I really believe that.

Simply because you can, however, doesn't mean you should. Too many organizations are filled with people in leadership roles that shouldn't be there.

Here are seven warning signs you can use to determine whether assuming a leadership role is a good idea for you.

1. You do it to feel good about yourself.

Some people chase leadership positions for the title.

If your self-worth is tied up in the words that come after your name on a business card, you will have a difficult time succeeding as a leader.

2. You do it for the power.

Some people chase leadership positions because they want to tell people what to do.

If you do it for the power, two things are likely to happen: 1) people will do the least they can to satisfy your power trips and 2) you'll become frustrated when you realize you don't actually have the power to make anyone do anything.

3. You do it for the money.

Some people chase leadership positions because they pay more.

This is a tough one and, along with the first two, is probably responsible for most of the poor management and leadership we experience in the workplace.

However, if you take a leadership position for the money, you will quickly find that the money doesn't equal the increase in responsibility.

4. You do it to make your father happy.

Some people chase leadership positions because their parents or another person expected them to.

If you take a leadership position to make someone else happy, you are likely to be frustrated and struggle to succeed.

5. You do it because "that's what successful people do."

Some people chase leadership positions because they've accepted a premise that success means having a leadership title.

If you take a leadership position to feel successful, you're likely to be disappointed, frustrated, and still not feel successful.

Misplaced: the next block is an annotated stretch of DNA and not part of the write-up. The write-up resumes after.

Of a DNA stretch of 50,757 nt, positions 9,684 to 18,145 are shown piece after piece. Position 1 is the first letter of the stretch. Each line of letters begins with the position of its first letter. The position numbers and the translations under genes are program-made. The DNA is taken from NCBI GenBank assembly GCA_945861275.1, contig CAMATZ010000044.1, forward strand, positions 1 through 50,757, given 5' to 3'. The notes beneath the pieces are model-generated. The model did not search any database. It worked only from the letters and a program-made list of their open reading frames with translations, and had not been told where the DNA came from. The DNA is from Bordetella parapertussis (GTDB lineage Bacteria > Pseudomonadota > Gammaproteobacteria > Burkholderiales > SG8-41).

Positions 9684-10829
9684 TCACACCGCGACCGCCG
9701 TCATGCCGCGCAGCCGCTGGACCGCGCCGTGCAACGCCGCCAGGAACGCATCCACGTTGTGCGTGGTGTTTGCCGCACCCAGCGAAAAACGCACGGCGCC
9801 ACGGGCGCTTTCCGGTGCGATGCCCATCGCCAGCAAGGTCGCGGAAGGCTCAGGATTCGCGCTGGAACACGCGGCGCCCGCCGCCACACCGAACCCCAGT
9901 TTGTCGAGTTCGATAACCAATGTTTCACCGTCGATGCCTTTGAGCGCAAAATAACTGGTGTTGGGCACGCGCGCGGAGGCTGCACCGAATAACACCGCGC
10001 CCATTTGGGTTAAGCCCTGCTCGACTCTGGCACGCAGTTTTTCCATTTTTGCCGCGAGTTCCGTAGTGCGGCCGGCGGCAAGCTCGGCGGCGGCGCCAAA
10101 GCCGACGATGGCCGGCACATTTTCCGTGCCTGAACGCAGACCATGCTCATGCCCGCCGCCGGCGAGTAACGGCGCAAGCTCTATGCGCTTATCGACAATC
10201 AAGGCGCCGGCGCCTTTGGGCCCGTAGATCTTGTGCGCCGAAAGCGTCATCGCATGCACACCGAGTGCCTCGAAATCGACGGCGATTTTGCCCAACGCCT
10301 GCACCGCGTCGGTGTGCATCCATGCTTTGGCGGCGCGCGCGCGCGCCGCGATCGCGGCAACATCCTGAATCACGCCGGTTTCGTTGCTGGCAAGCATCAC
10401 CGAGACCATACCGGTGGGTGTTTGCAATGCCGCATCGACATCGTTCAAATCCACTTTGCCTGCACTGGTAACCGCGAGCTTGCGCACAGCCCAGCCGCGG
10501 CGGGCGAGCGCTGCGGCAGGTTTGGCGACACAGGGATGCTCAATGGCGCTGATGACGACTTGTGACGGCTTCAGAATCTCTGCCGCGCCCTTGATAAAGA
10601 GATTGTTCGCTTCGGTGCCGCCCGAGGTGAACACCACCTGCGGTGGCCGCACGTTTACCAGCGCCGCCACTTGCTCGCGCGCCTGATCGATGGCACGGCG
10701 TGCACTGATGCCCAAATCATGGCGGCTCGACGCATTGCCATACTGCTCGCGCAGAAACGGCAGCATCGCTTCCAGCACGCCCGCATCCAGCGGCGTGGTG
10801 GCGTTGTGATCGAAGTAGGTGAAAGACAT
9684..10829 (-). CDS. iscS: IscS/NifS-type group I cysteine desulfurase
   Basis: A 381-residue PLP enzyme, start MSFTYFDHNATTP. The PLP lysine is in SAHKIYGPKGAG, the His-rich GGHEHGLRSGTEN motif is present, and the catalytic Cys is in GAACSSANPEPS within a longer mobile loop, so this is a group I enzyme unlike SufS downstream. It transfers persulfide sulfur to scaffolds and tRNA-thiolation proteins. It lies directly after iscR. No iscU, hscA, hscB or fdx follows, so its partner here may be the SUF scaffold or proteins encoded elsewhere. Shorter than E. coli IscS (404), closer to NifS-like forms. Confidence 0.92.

6. You do it because you want to build a family.

Some people take leadership positions because they value relationships for their own sake and want to build more of them.

If you take a leadership position to "spread the love", you will find your team loves you, but your performance evaluations don't go so well.

7. You do it because you "deserve it."

Some people take (or are offered) a leadership position because they've been a part of an organization longer than anyone else and "it's my turn".

If you take a leadership position because you feel entitled to it, you will discover that your team doesn't necessarily feel the same and that seniority doesn't equal respect or success.

What the Warning Signs Mean for You

You may have noticed that all seven of these warning signs involve your motivation…your "why". Why you want to lead will make all the difference in your success as a leader.

A powerful "why" will carry you through the many challenges, frustrations, and lonely times every leader faces.

A misplaced-"why", however, will make those challenges feel ten times worse and you'll be disappointed that things don't work out the way you thought they would.

Here's the problem:  if you lead for any of the reasons I listed, your motivation is not aligned with what you actually have to do to succeed.